whitewash, washing, stain, varnish; gilding, gold leaf. 18. slosh, swill, Brit. Inf. swipes, hogwash, slops, mess; mash, wort. -adj. 19. washable, launderable, wash and wear; preshrunk, shrink-resistant, Trademark. Sanforized; nonbleeding, bled, faded,
washed-out, adj. 1. faded, bleached, blanched, etiolated; colorless, lusterless, lackluster, dull, dead, drab, flat, mat.
a. exhausted, spent, drained, SI. bushed, SI. pooped, SI. beat, SI. all in; dead-tired, dog-tired, bone-weary, dead one one's feet; tired out, worn out, played out, Inf fagged out, Inf tuckered out, Inf knocked out, Inf. wiped out, Inf. pooped out, SI. too pooped to pop. b. wan, pale, pallid, anemic; haggard, drawn, tired-looking, tired-eyed,
washed-up, adj. Informal, through, finished, SI. fini, SI. done for, SI. kaput, SI. shot, SI. SOL; over, all over, SI. all up.
waspish, adj. 1. resentful, spiteful, peevish, petu lant, querulous; touchy, testy, tetchy, thin-skinned, prickly, sensitive, oversensitive, hypersensitive, quick to take offense.
2. irritable, irascible, cranky, cross, cantankerous, feisty, huffish; splenetic, crusty, peppery; grouchy, crabby, grumpy, Inf. bitchy; ill-tempered, bad-tempered, temperamental, short-tempered, ill-humored, ill-natured, Inf. mean, Inf. ornery,
wassail, n. 1. toast, pledge, salute, salutation, cheer.
2. drinking bout, brannigan, drunk, potation, com-potation, bouse, guzzle, drunken carouse or revel, bacchanal, bacchanalia; spree, fling, bout, romp, carouse, carousal, revel; All SI. binge, bender, hellbender, bust, toot, tear, bat, jag, barhop, bar-crawl, Brit, pub-crawl.
3. celebration, gala, gala affair, Inf. shindig, SI. hot time.
-v. 4. carouse, revel, roister, make merry, cut loose, let loose, Inf. step out, whoop it up, SI. make whoopee; drink, tipple, tope, bouse, Inf booze, SI. hit the bottle or booze or sauce, SI. souse, SI. scoop a few, SI. knock a few back; go on a spree, make the rounds, SI. tie one on, SI. go on a drunk or binge or bender, SI. paint the town red, SI. barhop, SI. bar-crawl, Brit. SI. pub-crawl; debauch, dissipate, wanton, sow wild oats; overindulge, overdo, burn the candle at both ends.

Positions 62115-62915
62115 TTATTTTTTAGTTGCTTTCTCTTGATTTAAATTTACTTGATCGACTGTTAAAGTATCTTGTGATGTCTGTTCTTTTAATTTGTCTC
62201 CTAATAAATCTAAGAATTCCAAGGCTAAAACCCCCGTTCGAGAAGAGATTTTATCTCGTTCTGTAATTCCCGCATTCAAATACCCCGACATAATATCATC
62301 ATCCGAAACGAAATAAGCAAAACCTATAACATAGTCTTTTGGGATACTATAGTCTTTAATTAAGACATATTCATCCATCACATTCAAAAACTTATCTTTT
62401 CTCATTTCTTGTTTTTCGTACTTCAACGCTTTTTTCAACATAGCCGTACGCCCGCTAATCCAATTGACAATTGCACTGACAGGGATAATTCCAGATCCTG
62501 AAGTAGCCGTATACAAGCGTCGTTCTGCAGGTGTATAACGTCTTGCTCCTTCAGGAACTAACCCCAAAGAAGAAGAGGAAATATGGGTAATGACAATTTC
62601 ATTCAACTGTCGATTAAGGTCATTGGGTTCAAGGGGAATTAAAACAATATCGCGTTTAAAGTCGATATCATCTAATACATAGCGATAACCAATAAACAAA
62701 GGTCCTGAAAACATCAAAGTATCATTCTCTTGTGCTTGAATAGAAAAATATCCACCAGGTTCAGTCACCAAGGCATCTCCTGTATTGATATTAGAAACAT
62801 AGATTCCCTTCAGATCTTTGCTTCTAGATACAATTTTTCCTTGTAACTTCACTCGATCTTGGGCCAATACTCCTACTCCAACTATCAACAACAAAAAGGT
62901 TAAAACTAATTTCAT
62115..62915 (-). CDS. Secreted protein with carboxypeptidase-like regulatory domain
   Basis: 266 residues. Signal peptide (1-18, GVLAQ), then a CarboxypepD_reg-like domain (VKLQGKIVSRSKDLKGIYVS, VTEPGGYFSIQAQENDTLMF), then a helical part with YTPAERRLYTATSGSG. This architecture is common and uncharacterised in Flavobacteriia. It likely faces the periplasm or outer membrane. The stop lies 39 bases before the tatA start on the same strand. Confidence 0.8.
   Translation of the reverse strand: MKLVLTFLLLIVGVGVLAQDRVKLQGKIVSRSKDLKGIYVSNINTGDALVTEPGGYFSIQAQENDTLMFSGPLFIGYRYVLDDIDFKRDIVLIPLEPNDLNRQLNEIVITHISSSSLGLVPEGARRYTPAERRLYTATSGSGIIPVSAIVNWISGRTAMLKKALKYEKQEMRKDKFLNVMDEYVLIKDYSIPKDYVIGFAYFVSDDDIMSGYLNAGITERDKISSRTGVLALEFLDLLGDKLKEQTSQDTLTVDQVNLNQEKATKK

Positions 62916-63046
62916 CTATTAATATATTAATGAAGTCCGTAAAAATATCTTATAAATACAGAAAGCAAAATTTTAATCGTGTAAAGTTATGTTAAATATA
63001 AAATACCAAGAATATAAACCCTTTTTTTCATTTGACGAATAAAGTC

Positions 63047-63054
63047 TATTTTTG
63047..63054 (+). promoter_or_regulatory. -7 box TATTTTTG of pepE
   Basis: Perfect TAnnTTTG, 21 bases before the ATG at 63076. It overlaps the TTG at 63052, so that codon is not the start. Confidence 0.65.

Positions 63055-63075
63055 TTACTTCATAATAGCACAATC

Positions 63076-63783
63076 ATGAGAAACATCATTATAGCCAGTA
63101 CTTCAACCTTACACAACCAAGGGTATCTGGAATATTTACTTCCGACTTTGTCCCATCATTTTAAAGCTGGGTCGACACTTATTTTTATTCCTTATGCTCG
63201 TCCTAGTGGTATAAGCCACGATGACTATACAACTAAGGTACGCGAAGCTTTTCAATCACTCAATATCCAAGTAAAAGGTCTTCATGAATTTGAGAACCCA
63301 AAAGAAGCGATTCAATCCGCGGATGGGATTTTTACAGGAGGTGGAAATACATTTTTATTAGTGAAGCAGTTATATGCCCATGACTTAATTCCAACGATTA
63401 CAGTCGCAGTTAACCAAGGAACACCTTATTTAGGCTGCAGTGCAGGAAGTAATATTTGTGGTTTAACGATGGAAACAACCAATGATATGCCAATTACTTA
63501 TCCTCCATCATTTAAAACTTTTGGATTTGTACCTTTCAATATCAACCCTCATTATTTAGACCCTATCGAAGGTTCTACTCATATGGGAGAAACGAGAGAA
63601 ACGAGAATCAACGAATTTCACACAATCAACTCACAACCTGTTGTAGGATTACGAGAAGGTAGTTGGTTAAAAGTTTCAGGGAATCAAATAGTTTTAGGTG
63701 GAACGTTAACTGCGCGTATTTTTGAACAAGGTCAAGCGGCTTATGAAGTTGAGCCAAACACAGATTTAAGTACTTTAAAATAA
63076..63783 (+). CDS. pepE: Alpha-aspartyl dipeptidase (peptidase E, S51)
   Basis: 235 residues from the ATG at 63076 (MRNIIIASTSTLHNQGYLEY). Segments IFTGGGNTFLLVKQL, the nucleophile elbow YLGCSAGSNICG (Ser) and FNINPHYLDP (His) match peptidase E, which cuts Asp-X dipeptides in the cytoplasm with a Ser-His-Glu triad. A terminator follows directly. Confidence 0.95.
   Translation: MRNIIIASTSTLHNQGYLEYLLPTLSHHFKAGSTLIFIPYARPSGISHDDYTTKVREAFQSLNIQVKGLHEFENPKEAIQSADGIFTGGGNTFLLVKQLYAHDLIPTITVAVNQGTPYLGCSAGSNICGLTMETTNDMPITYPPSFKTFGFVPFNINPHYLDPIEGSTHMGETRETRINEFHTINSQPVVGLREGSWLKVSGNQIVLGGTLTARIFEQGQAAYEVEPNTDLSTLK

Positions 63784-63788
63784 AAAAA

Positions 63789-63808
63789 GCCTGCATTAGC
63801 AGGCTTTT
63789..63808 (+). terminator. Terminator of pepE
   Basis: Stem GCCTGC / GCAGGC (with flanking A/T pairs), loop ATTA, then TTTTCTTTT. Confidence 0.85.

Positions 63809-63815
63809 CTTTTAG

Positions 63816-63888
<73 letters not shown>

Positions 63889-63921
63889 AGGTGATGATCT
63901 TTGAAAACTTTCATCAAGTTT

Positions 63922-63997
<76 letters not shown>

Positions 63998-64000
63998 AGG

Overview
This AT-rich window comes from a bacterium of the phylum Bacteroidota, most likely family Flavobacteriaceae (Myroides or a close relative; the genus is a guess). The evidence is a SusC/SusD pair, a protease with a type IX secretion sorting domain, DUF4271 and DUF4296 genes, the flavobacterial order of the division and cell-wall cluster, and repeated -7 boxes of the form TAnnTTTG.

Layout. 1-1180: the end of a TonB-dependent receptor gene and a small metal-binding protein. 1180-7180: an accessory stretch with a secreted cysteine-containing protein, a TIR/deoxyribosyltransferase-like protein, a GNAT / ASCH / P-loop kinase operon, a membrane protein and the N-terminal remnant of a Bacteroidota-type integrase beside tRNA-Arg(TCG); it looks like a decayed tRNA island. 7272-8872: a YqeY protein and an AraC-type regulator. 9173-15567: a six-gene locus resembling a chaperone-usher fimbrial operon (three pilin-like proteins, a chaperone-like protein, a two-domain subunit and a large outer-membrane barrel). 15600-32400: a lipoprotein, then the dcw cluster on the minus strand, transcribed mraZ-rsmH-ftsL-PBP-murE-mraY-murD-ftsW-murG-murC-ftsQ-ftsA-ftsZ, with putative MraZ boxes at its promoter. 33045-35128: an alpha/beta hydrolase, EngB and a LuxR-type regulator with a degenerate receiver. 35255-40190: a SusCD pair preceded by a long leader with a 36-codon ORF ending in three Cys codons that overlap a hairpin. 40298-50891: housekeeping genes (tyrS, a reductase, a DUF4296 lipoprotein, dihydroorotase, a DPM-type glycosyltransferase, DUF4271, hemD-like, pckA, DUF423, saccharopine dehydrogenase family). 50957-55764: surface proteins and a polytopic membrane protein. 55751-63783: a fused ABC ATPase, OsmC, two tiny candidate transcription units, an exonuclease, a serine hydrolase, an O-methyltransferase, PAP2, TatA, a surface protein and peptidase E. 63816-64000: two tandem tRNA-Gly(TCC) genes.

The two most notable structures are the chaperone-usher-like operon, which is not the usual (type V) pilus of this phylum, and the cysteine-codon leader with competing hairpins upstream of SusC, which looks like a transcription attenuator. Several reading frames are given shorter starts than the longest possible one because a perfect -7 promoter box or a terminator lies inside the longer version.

5. toast, drink a toast to, drink to, pledge, drink or pledge the health of.
waste, v. 1. squander, fritter away, fool away, dissipate, lose, misuse, misspend; expend, consume, use up, drain, exhaust, deplete; throw away, burn up, run through, go through, SI. blow; disperse, scatter, spill, muddle away; splurge, lavish, play the profligate, SI. hang the expense; misapply, misemploy, overdraw, impoverish, spend recklessly; throw money away, spend money like water, throw good money after bad, play ducks and drakes with, spend money as if it grew on trees or were going out of style; (of time) kill, while away, pass.
2. wear away, erode, dwindle, eat away, gnaw away; reduce, diminish, decrease, lessen, lower, cut, cut back, shorten; ablate, corrode, wash away, rub away, disintegrate.
3. deteriorate, degenerate, worsen, regress; decline, fall, slip, go downhill, run down; decay, wither, atrophy, wear out, crumble, molder; fag, wilt, pine, languish, shrivel, shrink; emaciate, weaken, enfeeble, macerate, break down; perish, wane, ebb, die, subside, slump, slide; dry up, wizen, fade, droop, run to seed.
4. destroy, devastate, ruin, lay waste, demolish, wreck; ravage, pillage, plunder, sack, spoil, spoliate,
My Account / Test History
Most children in England and Wales follow this route in the state system (= free education).
• You go to school (as a pupil to study) and go to university (as a student to study). You don’t use the definite article ‘the’ here. Other expressions like this are go to bed (to sleep); go into hospital (when you are ill); go to church (to pray / to worship).
• In some areas of the UK there are not many grammar schools.
• There are also public schools. In fact, these are private, and parents pay to send their children there. Some are expensive. About 5% of the population go to public schools.
A school timetable
Maths is an abbreviation of mathematics.
As you can see, the pupils have five lessons every day, and altogether they do (= study) eleven subjects a week plus Physical Education (PE). Every morning they have a twenty-minute break. There are three terms (= periods of continuous work) in a school year, and the timetable changes every year.
Note: Some words in English which end in ‘s’ look plural, but in fact they are singular: Maths isn’t my favourite subject, and physics is very difficult.
Most nouns of this type refer to subjects; other examples are economics and politics.